2. timi, I agree it has become ever more of a problem.

              But if you look at a lot of races where Hunt and Murray do the commentary they mention just as often how its hard to follow and get past.

      2. 61 to be precise :)

        1. You can blame Colin Chapman for it ;)

    5. As is F1 needs an increase in overtaking at the moment, 1 DRS zone is enough

    6. Overtake and Re-Overtake?

    7. “In theory, if you’ve overtaken on the first straight, ironically the guy ahead will be able to continue to use his DRS on the second straight, even though he’s already overtaken, and open out a bigger gap.

      How awful is that. This will ruin close battles,

    8. Of all the tracks were you might need either big or two DRS zones Canada is not one of them. Valencia yes, Barca yes, here, why? It one of the most exciting races on the grid period. As well as being one of the most conducive to overtaking. Very odd decision indeed by the FIA and one that might have a material effect on the worth of the race, in a negative sense.

      1. although 2007 was a bit processional. am i right?

        1. I think the number of saftey cars didn’t help. Still, in retrospect, it was gripping, if not what you’d want to call entertaining.

          I seem to remember 2007 being something of a nadir for racing, depite the facinaiting championship.

      2. MuzzleFlash
        8th June 2011, 13:01

        That chicance isn’t as good an overtaking opportunity as the other tracks we’ve been to though, so they probably just expect drivers to get close out of there and get alongside into the more overtaking-friendly 1st corner, even though Vmax is before that chicance.

      1. Good point Sato!

      2. Now this would be an awesome place to have our first wet race of the season.

        1. Certainly would. Monaco first SC (and first red flag), now have Canada for the first Wet race? Nice.

          1. Isnt DRS banned during wet races?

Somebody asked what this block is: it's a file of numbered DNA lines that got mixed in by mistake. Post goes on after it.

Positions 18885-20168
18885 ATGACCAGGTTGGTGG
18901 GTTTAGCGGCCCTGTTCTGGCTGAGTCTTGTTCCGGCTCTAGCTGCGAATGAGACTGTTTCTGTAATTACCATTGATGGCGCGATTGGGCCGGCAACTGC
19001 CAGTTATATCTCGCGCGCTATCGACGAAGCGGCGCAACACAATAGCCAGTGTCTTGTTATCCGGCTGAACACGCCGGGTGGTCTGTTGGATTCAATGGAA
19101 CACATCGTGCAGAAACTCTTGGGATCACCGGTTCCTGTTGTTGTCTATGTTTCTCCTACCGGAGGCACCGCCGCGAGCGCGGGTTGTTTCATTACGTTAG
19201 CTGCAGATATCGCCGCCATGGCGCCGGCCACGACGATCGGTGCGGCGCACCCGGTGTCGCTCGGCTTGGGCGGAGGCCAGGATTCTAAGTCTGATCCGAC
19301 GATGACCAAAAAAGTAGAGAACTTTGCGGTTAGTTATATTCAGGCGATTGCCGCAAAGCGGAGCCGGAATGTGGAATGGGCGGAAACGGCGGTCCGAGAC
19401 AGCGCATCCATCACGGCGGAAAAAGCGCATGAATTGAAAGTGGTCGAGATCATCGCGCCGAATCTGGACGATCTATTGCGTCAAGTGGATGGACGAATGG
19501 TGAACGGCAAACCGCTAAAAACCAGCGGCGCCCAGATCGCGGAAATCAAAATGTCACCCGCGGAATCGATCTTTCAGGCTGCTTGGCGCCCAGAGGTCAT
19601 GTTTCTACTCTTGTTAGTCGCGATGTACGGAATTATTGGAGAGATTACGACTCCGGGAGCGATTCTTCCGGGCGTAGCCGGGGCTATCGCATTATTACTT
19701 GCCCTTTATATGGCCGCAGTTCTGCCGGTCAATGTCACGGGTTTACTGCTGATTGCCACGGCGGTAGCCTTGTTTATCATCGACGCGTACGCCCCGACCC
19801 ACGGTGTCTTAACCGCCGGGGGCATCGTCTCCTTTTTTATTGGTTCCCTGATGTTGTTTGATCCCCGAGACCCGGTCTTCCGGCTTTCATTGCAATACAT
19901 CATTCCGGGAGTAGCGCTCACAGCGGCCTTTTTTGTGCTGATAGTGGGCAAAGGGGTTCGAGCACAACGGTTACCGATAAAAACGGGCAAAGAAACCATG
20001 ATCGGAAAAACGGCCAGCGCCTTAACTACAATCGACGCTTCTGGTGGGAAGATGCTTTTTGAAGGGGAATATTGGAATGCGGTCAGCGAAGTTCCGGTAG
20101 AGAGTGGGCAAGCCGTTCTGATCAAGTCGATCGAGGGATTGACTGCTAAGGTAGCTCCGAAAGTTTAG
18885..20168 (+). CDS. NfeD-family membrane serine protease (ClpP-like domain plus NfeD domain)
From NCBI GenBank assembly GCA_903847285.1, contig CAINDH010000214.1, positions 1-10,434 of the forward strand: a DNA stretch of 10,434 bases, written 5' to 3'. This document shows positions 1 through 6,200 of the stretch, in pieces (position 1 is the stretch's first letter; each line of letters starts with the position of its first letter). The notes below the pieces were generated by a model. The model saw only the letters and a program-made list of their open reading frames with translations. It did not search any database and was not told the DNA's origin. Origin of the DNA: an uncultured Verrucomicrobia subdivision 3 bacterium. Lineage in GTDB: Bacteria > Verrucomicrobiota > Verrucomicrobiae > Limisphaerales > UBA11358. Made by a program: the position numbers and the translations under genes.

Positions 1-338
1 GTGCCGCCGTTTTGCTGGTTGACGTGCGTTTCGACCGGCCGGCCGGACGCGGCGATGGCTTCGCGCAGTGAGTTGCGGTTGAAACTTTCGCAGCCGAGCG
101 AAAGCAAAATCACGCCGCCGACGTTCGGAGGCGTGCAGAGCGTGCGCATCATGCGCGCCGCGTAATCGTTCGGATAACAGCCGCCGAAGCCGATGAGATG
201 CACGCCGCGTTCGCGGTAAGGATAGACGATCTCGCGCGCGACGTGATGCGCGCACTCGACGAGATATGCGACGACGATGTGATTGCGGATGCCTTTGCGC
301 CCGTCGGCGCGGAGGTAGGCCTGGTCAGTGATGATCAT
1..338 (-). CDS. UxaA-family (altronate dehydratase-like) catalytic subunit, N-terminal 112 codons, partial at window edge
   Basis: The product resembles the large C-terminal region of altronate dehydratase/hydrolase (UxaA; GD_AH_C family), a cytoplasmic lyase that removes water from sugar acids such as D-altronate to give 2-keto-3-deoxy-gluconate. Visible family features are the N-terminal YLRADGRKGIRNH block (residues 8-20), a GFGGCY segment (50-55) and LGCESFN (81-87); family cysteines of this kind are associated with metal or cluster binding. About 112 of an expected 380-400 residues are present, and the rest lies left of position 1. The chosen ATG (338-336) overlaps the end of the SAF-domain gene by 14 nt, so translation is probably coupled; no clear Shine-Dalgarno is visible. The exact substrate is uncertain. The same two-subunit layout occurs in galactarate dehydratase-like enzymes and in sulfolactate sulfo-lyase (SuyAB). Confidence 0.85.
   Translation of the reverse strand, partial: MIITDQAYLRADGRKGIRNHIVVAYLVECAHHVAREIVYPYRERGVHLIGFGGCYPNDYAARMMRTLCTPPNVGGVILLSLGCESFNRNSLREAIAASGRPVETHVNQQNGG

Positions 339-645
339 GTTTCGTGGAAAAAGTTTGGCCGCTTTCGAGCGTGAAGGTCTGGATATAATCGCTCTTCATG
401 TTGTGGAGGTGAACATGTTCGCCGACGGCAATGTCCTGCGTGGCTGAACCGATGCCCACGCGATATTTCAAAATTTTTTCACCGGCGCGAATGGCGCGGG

1. It is.

    9. I think we’re all being too quick to judge. At the beginning of the season everyone said it was ridiculous. The after Melbourne they said it wasn’t enough. Then after Turkey it was too much!

      Surely this proves that it is too dificult to predict how it will work. So lets just wait and see!

    10. Pablepete80
      8th June 2011, 15:10

      So the situation arrises that driver A is in the DRS zone and overtakes Driver B in the first zone and gets an additional boost in the second zone and pulls out a small lead. Surely if Driver B is quicker than Driver A then he will be able to do the same, back to driver A, next lap or so. Then once past his lead will only extend as he is quicker. Now if Driver A is quicker (hence being in the drs zone in the first place) and pulls out a lead surely as he is quicker he is always going to pull away anyway. So why all the fuss.

      1. it’s making it way too easy for the faster driver. DRS was only meant to make overtaking possible, not easy.

    11. dyslexicbunny
      8th June 2011, 15:34

      Not a fan of it but I suppose we’ll see how it works out. I think it’ll be worse for racing for reasons mentioned above.

    12. Two DRS zones at Montreal could work, but not on two straights separated by a chicane.
      I’d prefer to see one on the straight that leads to the hairpin near the end of the lap, and the other on the pit straight.
      The run from the exit of the hairpin to the last chicane is long enough for a decent tow, without DRS.